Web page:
We also performed experiments on ImageNet (Fig. 2 right). Again, the network trained with hard targets (blue curve without markers) is over-confident and achieves a high ECE of 0.071. Using temperature scaling (T= 1.4), ECE is reduced to 0.022 (blue curve with crosses). Although we did not tune extensively, we found that label smoothing of improves ECE to 0.035, resulting in better calibration compared to the unscaled network trained with hard targets.
These results are somewhat surprising in light of the penultimate layer visualizations of these networks shown in the previous section. Despite trying to collapse the training examples to tiny clusters, these networks generalize and are calibrated. Looking at the label smoothing representations for CIFAR-100 in Fig. 1 (second row, two last columns), we clearly observe this behavior. The red cluster is very tight in the training set, but in the validation set it spreads towards the center representing the full range of confidences for each prediction.
|Baseline||Temp. scaling||Label smoothing|
|Data set||Architecture||ECE (T=1.0, )||ECE / T ()||ECE / (T=1.0)|
|ResNet-56||0.150||0.021 / 1.9||0.024 / 0.05|
|Inception-v4||0.071||0.022 / 1.4||0.035 / 0.1|
|Transformer||0.056||0.018 / 1.13||0.019 / 0.1|
We also investigate the calibration of a model trained on the English-to-German translation task using the Transformer architecture. This setup is interesting for two reasons. First, Vaswani et al. (2017) noted that label smoothing with improved the BLEU score of their final model despite attaining worse perplexity compared to a model trained with hard targets (). So we compare both setups in terms of calibration to verify that label smoothing also improves calibration in this task. Second, compared to image classification, where calibration does not directly affect the metric we care about (accuracy), in language translation, the network’s soft outputs are inputs to a second algorithm (beam-search) which is affected by calibration. Since beam-search approximates a maximum likelihood sequence detection algorithm (Viterbi algorithm), we would intuitively expect better performance for a better calibrated model, since the model’s confidence predicts better the accuracy of the next token.
We start by looking at the reliability diagram (Fig. 3
) for a Transformer network trained with hard targets (with and without temperature scaling) and a network trained with label smoothing (). We plot calibration of the next-token predictions assuming a correct prefix on the validation set. The results are in agreement with the previous experiments on CIFAR-100 and ImageNet, and indeed the Transformer network (Vaswani et al., 2017) with label smoothing is better calibrated than the hard targets alternative.
Despite being better calibrated and achieving better BLEU scores, label smoothing results in worse negative log-likelihoods (NLL) than hard targets. Moreover, temperature scaling with hard targets is insufficient to recover the BLEU score improvement obtained with label smoothing. In Fig. 4, we artificially vary calibration of both networks, using temperature scaling, and analyze the effect upon BLEU and NLL. The left panel shows results for a network trained with hard targets. By increasing the temperature we can both reduce ECE (red, right y-axis) and slightly improve BLEU score (blue left y-axis), but the BLEU score improvement is not enough to match the BLEU score of the network trained with label smoothing (center panel). The network trained with label smoothing is "automatically calibrated" and changing the temperature degrades both calibration and BLEU score. Finally, in the right panel, we plot the NLL for both networks, where markers represent the network with label smoothing. The model trained with hard targets achieves better NLL at all temperature scaling settings. Thus, label smoothing improves translation quality measured by BLEU score despite worse NLL, and the difference of BLEU score performance is only partly explained by calibration. Note that the minimum of ECE for this experiment predicts top BLEU score slightly better than NLL.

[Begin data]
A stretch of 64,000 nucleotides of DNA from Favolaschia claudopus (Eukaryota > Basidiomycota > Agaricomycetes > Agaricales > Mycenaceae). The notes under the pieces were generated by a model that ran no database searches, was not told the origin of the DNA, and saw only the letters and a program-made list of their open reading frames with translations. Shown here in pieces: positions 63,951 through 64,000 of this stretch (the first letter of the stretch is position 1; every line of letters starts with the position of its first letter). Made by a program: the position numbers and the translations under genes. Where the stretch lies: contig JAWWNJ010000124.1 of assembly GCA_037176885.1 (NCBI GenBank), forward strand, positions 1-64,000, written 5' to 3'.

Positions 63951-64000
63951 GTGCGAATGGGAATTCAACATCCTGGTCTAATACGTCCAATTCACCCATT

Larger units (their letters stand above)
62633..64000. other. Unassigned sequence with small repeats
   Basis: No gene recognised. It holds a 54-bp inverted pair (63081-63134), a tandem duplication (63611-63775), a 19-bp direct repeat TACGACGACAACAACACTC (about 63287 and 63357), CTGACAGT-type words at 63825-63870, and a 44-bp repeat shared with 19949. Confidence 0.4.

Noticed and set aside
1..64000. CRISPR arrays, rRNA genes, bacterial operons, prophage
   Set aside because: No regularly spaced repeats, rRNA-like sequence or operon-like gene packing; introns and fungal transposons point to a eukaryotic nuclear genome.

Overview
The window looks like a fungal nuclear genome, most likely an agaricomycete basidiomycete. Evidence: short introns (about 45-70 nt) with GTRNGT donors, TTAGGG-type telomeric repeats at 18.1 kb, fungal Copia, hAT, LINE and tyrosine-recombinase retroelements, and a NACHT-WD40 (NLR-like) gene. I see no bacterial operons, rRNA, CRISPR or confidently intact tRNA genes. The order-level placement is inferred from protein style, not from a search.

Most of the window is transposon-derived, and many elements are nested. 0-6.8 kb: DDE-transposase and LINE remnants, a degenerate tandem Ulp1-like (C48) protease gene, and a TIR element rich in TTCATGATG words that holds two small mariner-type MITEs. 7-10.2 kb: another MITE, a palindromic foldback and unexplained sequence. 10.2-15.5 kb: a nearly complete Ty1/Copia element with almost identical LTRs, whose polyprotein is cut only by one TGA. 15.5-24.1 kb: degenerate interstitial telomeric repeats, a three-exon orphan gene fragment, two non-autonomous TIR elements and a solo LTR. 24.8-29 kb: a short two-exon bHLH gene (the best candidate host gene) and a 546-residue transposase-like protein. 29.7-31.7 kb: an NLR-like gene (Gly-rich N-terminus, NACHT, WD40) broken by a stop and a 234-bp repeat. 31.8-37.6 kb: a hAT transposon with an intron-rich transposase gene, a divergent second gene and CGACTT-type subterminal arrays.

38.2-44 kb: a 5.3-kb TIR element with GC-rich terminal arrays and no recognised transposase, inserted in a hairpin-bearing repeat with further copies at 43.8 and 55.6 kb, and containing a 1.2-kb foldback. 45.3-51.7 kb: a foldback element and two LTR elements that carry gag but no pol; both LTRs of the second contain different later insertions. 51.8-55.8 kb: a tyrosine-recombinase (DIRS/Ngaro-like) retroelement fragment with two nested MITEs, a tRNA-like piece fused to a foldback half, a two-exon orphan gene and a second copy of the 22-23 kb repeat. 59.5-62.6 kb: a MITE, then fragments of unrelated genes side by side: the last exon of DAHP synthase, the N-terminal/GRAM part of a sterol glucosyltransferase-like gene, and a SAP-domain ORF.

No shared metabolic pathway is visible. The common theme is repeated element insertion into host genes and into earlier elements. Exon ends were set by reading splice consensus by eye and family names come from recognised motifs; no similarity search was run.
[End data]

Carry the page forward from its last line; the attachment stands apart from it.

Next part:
4 Knowledge distillation
In this section, we study how the use of label smoothing to train a teacher network affects the ability to distill the teacher’s knowledge into a student network. We show that, even when label smoothing improves the accuracy of the teacher network, teachers trained with label smoothing produce inferior student networks compared to teachers trained with hard targets. We first noticed this effect when trying to replicate a result in (Hinton et al., 2015). A non-convolutional teacher is trained on randomly translated MNIST digits with hard targets and dropout and gets 0.67% test error. Using distillation, this teacher can be used to train a narrower, unregularized student on untranslated digits to get 0.74% test error. If we use label smoothing instead of dropout, the teacher trains much faster and does slightly better (0.59%) but distillation produces a much worse student with 0.91% test error. Something goes seriously wrong with distillation when the teacher is trained with label smoothing.
In knowledge distillation, we replace the cross-entropy term by the weighted sum , where and are the outputs of the student and teacher after temperature scaling with temperature , respectively.
controls the balance between two tasks: fitting the hard-targets and approximating the softened teacher. The temperature can be viewed as a way to exaggerate the differences between the probabilities of incorrect answers.